The Tragic Way The British Used Wine To Poison Over 200 Native Americans At Once

So we all know that relationships between North American European settlers and Native American tribes weren't all that great, right? In less than 300 years — from the early 1600s to the late 1800s — Native Americans got beaten further back as colonists pushed west, particularly during the U.S.' Westward Expansion following the 1803 purchase of the Louisiana Territory from France. 

The entire period from 1622 to the early 20th century contains what's called the "Indian Wars." Per History, this includes (deep breath) the Pequot War, the Beaver Wars, King Philip's War, Queen Anne's War, the Tuscarora War, the French and Indian War, endless Revolutionary War-era skirmishes with tribes like the Iroquois, Shawnee, Cherokee, Creek, and Potawatomi, the First, Second, and Third Seminole Wars, the Indian Removal Act and the Trail of Tears, the Black Hawk War, the Sand Creek Massacre, Red Cloud's War, the Battle of Little Bighorn, and on and on and on. And those are just the big historical blowouts. Get the picture?

The point is this: You might think to yourself, "Surely, amidst all this conflict, there couldn't be one atrocity that stands out." Well ... think again. Per Smithsonian Magazine, English soldiers propelled the centuries-long bloodbath with a scam so vile, so cartoonishly villainous, that it belongs to a cackling movie villain. On May 22, 1623, they passed along the gift of drink to Powhatan representatives during a prisoner return and peace talks. Up went the toast of wine, and down went 200 poisoned Powhatans.

A poisoned chalice at peace talks

Lifting a firearm during combat is one thing, but lifting a literal poisoned chalice during peace talks is another, grotesque betrayal entirely. And yet, perhaps the unnamed English troops of 1623 felt justified. Smithsonian Magazine says that Pamunkey leader Opechancanough went to modern-day West Point, Virginia to give back prisoners claimed in battle against the English in March 1622 the previous year. Opechancanough had conducted attacks that year in response to encroachment on native territory. And so the endless back-and-forth commenced, as 1622 marked the official beginning of the aforementioned, centuries-long Indian Wars.

But then, at that moment, Opechancanough returned English prisoners with the intent of initiating peace talks. He was the war chief of a group of Powhatan warriors, Powhatans being the collective name for members of a confederacy of more than 30 tribes. "Colonial America: A History to 1763" says that the English detachment responsible for poisoning him and his fellows planned so from the beginning, as the peace talks were a "ruse." They were part of a larger goal of "hoping to destroy" any and all tribesmen near the Jamestown settlement.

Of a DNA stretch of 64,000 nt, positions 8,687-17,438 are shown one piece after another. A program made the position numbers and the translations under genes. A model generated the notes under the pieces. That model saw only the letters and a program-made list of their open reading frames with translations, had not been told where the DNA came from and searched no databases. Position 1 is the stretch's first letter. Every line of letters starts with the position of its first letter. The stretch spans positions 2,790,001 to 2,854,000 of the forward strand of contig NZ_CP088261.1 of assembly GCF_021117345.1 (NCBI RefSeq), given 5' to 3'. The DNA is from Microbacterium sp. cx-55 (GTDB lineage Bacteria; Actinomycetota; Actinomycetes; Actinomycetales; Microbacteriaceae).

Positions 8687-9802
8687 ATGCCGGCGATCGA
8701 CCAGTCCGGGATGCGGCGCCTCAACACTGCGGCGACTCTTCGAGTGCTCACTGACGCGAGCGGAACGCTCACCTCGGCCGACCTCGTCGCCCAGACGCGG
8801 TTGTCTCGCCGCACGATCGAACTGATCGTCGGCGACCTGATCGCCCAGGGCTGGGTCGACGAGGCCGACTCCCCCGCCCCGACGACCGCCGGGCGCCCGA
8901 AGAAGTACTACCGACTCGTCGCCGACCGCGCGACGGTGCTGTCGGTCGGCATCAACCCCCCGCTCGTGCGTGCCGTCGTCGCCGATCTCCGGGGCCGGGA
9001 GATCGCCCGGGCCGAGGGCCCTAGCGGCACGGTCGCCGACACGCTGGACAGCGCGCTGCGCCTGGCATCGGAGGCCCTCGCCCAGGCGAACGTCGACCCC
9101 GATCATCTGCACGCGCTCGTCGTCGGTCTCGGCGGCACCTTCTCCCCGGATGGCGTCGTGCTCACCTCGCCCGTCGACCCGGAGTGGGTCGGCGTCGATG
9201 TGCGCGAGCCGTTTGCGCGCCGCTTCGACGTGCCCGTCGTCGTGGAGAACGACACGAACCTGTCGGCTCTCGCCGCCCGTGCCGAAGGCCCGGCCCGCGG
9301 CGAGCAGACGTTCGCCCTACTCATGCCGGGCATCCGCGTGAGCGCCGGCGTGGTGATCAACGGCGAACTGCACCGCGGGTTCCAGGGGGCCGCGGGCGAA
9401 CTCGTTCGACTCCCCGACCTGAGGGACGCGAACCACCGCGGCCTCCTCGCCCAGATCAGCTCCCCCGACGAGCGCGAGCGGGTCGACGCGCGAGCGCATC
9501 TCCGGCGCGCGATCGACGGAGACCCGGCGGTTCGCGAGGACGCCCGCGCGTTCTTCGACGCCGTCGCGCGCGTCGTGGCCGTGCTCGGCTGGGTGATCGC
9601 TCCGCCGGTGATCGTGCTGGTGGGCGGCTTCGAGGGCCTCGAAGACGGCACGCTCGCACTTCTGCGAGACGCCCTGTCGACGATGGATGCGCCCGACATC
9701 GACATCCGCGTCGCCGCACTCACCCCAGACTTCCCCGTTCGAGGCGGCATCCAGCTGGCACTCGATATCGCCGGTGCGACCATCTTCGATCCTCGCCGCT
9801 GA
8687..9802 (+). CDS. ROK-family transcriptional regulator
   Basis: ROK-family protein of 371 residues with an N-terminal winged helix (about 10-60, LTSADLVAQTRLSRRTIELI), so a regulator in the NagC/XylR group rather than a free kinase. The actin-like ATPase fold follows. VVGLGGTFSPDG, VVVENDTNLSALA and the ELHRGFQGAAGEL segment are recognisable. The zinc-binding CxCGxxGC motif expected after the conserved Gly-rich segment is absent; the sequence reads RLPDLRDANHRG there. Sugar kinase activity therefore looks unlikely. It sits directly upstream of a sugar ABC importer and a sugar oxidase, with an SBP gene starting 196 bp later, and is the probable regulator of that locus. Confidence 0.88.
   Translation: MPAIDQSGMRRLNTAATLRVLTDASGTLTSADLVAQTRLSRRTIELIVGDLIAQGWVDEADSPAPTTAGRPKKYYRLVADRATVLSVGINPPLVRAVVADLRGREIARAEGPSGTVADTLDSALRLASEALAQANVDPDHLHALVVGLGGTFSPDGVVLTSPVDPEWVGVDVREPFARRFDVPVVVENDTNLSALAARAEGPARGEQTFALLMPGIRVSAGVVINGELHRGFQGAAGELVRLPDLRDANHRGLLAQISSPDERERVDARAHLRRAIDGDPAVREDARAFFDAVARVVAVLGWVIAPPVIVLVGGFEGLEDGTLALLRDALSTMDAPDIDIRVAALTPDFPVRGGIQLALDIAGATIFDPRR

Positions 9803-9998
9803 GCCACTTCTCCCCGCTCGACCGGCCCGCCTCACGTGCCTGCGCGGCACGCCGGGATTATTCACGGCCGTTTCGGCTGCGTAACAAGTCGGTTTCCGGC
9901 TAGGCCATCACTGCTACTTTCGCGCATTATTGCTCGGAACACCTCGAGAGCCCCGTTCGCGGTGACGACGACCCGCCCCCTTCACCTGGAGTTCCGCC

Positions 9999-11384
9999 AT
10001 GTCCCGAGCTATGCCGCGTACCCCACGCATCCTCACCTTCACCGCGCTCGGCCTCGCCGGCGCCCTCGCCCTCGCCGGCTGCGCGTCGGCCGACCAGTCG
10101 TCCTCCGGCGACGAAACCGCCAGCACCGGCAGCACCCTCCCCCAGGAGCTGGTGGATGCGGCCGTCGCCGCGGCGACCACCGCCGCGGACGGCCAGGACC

Per the Historical Marker Database, a memorial sign to the incident titled "Indians Poisoned at Peace Meeting" says that "the English called for a toast." When the Powhatans took ill, English soldiers pulled out their weapons and opened fire. And yet, Smithsonian Magazine explains that they were only partially successful — 200 tribesmen were poisoned and as many as 150 were injured, but Opechancanough himself survived.

The endless cycle of bloodshed

Nowadays, the 1949 Geneva Convention lays out post-World War II ground rules for what actions are prohibited during times of war. As the United Nations outlines, the Rome Statute of the International Criminal Court, Article 8, constitutes "employing poison or poisoned weapons" as a war crime — full stop. But even back in 1623 when English troops used a gift of wine to poison 200 Powhatans, folks knew that such actions were particularly low and despicable. Dutch philosopher and political theorist Hugo Grotius wrote extensively on what Stanford University describes as his "just war doctrine." Britannica summarizes this doctrine — laid out in full in Grotius' 1625 book "On the Laws of War and Peace" — as war being "justifiable only if a country faces imminent danger and the use of force is both necessary and proportionate to the threat." So poisoning people at peace talks and then pulling out guns to shoot them? That doesn't quite fit the standard of the time, or today's.

And just to bring the tragic irony full circle, there was absolutely no way that Powhatan war leader Opechancanough was going to trust European settlers after such a betrayal. He survived, and over 20 years later from 1644 to 1646 came back with a vengeance and slaughtered 500 colonists, as "Colonial America: A History to 1763" explains. He was captured and executed that last year, in 1646. And so the cycle of bloodshed persisted for almost another 300 years.

[Featured image by Unknown Author via Wikimedia Commons | Cropped and scaled]